After 10 or so rides I can say this is a fun bike and it has me shifting away from sheepish e bike like toward unabashed like. In other words my E guilt is almost gone and I am beginning to appreciate this new style of riding and the potential it has. The Range does well on steep terrain, rock slabs, high speed bumps, flow trails, jank trails and even double track gravel connector trails. The bike’s design and weight allow it to stay planted and create confidence on steeps, loose corners and slippery roots. At first, I was a little worried dropping into a super steep trail I like. I feared the bike might get away from me or not be able to turn quickly but that was not the case. The only trails that it does not perform exceptionally well on are those with tight corners and those with jumps and optional side hits. Yes, it will go over all the jumps but it is an effort and it doesn’t feel as fun and poppy as my Enduro or the Nomad I tested. But this is where a paradigm shift is necessary; this is a different ride and a different kind of fun than the usual bike ride. I am hoping that with more time on the bike I will learn new ways to get some of my old ways working with the hefty weight of this thing.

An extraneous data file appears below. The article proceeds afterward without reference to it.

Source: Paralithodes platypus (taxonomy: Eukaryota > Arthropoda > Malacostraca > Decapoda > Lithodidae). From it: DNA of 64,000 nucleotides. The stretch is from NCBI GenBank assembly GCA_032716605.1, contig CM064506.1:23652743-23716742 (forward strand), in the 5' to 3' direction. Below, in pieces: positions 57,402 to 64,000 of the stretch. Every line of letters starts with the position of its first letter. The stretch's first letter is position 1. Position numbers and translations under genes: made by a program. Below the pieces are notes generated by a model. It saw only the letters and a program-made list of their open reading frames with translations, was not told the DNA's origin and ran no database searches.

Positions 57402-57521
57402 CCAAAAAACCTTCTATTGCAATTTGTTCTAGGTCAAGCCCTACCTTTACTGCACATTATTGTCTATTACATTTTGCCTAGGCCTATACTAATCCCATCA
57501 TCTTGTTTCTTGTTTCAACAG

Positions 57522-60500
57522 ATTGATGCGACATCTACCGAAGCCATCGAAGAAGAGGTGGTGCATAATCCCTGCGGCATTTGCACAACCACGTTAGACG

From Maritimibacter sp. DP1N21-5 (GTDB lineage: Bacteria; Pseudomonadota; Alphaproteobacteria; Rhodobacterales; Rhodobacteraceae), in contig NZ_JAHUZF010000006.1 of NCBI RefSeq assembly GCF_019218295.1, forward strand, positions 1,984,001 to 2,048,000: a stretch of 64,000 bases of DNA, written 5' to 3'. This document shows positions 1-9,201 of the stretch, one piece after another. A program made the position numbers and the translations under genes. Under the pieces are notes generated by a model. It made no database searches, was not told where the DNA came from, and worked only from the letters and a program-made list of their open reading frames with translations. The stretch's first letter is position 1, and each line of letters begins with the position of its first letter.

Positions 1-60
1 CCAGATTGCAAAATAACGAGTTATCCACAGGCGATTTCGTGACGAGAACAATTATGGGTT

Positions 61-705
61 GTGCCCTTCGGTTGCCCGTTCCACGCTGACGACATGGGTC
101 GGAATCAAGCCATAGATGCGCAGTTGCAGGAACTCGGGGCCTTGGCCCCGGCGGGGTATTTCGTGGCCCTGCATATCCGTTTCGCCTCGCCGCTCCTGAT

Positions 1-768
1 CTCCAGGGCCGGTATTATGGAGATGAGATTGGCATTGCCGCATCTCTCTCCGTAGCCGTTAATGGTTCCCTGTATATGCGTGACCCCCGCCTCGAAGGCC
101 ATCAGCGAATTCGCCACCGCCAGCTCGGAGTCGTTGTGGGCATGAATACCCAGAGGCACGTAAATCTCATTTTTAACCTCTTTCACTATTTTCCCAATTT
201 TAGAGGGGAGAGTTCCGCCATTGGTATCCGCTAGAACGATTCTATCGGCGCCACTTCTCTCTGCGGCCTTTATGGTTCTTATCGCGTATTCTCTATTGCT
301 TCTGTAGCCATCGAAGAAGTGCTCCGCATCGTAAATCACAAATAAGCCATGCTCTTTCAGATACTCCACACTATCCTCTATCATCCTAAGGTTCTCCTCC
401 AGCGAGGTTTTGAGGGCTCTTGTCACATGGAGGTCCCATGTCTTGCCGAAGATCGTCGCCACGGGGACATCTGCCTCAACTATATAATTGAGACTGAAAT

Excellent tracking on ridges, off-camber roots and everything in between.



I am looking forward to really getting to know this bike by giving it a thorough testing over the long term. I have not had enough rides on it to make adjustments and to see how it performs on all the regular trails I ride but also what trails it will open up for me with the extra range. I plan to ride the Range exclusively for 30 days to see if I could be an N=E (only owning one bike for the mountains) kind of rider. More on that later this year.




  • RANGE VLT A1 GREY/BLACK 7,799 CAD 5,999 US

Norco Range, Sight and Fluid VLT's will be available to select Norco dealers in Canada by the end of July and around the world later this fall. More info here.

Trevor Hansen

Age - 57

Height - 5'9"

Weight - 175lbs

Ape Index - 0.992

Inseam - 31"

Trail I've been stoked on lately - Bukwus

Bar Width - 780mm

Preferred Reach - 465-480mm

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+2 thaaad Dan
Marc Fenigstein  - July 14, 2021, 12:25 p.m.

On paper, it looks like they nailed it. Was wondering when bike cos were going to figure out what moto cos already know - once you have assisted propulsion, weight is almost irrelevant and often your friend. Pedalling efficiency is also a lot less important. Put the biggest pack you can in there, max out the travel, minimize pedal kickback, optimize geometry and rrrrriiiippp.